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AMD Radeon HD 7790 details leak

AMD Radeon HD 7790 details leak

AMD's Radeon HD 7790 is expected to launch next month as the first desktop board to feature the Graphics Core Next 2.0 architecture.

The first details of AMD's Bonnaire XT-based Radeon HD 7790 reference design have leaked ahead of a claimed unveiling next month, although there are still disagreements as to how many corners have been cut to keep the price down.

According to unnamed sources quoted by Tom's Hardware, the Radeon HD 7790 is to be based on the 28nm Bonnaire XT Graphics Core Next (GNC) 2.0 chip, making it a revision newer than most of the boards that make up AMD's 7000-series graphics card family. Designed to sit between the Radeon HD 7770 and the Radeon HD 7850, the Radeon HD 7790 is claimed to include 768 stream processors running at 1,075MHz and pack 2GB of GDDR5 memory on a 128-bit bus.

A similar tale is told by Heise.de, which claimed earlier this month that the board would include 896 stream processors, something Tom's Hardware's source denies. Either way, both sources claim the same rough performance from the Radeon HD 7790 of around 10 per cent slower than the Radeon HD 7850 in most common benchmark apps and games.

Another thing on which both sources appear to agree is the pricing: the Radeon HD 7790 is expected to hit the European market for around £110-£120, which is a surprise given that the faster Radeon HD 7850 2GB can be had for as little as £140 delivered if you shop around. While the Radeon HD 7790 will include the latest revision of the Graphics Core Next architecture, previously limited to the laptop-only Radeon HD 8000M series, the lower performance alone may make it a tough sell unless retailers choose to ignore AMD's pricing guidance and run some tempting launch-day offers.

Regardless, AMD is reportedly ploughing ahead with plans to launch the Radeon HD 7790 world-wide in early April. However, confirmation of the actual specifications of the board - in particular, whether it comes with 768 or 896 stream processors enabled - will have to wait, with AMD refusing to comment on what it calls 'industry rumour or speculation.'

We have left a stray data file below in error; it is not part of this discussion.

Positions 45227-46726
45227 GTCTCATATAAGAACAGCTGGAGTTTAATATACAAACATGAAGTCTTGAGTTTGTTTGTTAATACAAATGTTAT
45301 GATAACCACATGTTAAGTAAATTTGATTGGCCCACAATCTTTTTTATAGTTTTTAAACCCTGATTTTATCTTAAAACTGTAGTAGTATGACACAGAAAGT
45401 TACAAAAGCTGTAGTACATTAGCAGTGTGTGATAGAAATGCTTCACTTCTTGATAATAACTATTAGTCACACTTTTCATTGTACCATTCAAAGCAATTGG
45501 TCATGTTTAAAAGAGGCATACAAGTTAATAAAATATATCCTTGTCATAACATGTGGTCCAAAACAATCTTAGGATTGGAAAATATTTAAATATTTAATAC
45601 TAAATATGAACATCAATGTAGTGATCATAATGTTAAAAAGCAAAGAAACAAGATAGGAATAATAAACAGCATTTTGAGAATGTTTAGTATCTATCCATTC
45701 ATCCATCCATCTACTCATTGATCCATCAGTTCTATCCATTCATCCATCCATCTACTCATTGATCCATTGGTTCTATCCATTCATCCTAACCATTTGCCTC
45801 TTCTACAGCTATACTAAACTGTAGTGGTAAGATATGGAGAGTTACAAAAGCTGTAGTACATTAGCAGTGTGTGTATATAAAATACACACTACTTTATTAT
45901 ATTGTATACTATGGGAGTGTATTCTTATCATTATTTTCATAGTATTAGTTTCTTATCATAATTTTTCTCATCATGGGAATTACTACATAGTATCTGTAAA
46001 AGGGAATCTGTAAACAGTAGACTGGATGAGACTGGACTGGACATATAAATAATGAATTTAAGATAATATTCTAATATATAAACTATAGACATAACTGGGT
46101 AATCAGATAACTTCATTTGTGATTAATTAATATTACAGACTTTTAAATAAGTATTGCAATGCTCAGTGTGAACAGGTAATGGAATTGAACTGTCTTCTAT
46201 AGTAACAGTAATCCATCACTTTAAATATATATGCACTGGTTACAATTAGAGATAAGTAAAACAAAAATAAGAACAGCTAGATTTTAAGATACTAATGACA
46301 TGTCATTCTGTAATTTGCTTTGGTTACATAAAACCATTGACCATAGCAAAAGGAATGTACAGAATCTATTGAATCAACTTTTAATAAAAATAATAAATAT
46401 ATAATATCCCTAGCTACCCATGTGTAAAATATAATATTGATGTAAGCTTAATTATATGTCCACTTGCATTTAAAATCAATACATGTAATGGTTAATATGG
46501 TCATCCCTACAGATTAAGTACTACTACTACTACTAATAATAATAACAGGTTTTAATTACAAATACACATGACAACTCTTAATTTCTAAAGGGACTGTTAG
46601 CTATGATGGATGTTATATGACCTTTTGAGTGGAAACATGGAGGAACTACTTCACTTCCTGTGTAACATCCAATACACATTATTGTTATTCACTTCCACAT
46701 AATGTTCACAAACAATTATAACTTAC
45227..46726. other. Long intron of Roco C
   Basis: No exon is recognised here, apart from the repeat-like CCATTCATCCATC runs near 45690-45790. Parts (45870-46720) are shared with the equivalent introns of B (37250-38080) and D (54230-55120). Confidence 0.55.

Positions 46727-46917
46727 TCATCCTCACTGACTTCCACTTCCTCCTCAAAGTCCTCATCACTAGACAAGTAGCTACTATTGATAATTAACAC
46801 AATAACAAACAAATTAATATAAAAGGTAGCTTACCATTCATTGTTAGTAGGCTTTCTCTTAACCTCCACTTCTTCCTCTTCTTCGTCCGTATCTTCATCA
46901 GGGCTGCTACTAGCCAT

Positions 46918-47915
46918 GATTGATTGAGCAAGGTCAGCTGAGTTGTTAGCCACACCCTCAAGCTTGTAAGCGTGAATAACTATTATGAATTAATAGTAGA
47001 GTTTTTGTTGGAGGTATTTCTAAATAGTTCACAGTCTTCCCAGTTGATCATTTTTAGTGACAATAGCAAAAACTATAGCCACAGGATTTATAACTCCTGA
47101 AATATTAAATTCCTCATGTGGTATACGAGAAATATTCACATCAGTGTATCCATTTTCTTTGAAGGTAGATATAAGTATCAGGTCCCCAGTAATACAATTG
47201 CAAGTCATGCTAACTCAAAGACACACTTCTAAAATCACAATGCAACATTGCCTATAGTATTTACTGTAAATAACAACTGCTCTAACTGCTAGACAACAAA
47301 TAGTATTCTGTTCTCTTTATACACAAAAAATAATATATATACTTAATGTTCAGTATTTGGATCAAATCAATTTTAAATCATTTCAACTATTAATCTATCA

8 Comments

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V3ctor 12th March 2013, 12:36 Quote
Meh... too many gpu's in that price tag... Where are the new generations??
rollo 12th March 2013, 13:05 Quote
Is not any new ones due to be released for 2013
debs3759 12th March 2013, 14:29 Quote
Quote:
Originally Posted by V3ctor
Meh... too many gpu's in that price tag... Where are the new generations??

If it's the first desktop card built using GCN 2.0 technology, surely that makes it a next generation card?
alwayssts 12th March 2013, 14:50 Quote
Quote:
Originally Posted by debs3759
If it's the first desktop card built using GCN 2.0 technology, surely that makes it a next generation card?

Even if the 2.0 is a marketing gimmick, I was going to say that as well. It likely is the new gen. By any realistic measure, this *should* be priced between 7770 and 650ti as well. That's a decent size gap...between ~100-150 USD.

Not only is this likely a new generation part, it also is the one worth noting. I say that because a 896sp part, if it exists, will simply be a 7850 2GB replacement (or very very close to it). If you question that, simply do the math.

You could compare known stock frequencies/bw versus what is likely for such a part (1075-1100mhz and 128-bit/~7gbps or 192-bit/~5gbps) and come to a similar conclusion, but look at catalysts' overclocking maximums. They are a clear hint of where amd wants products to be segmented.

7850 is a max of 1050mhz. (1024/896)*1050 = 1200mhz. IOW, an 896sp part will be tuned to hit around 1200mhz overclocked...like any other 28nm part not limited by low voltage and/or artificial tdp restraints (like 7850 2GB).

;)
DBA 12th March 2013, 16:05 Quote
They should have made the PCB smaller to fit mITX boards. That would have made it perfect for such applications and have appealed to a much broader market.
Farting Bob 12th March 2013, 16:51 Quote
Quote:
Originally Posted by DBA
They should have made the PCB smaller to fit mITX boards. That would have made it perfect for such applications and have appealed to a much broader market.

Agreed, NV has made an effort to slim down the size of their reference boards, this still looks pretty long. I dont mind my 7850's size right now, but if i were to put it in a mITX case (which ive considered) id still rather having something an inch or 2 shorter.
Gareth Halfacree 12th March 2013, 20:21 Quote
Quote:
Originally Posted by Farting Bob
Agreed, NV has made an effort to slim down the size of their reference boards, this still looks pretty long.
Just to clarify: that's a picture of a 7770 for reference; nobody's got a picture of the 7790 yet. (Chances of a shorter PCB, however, are slim to none.)
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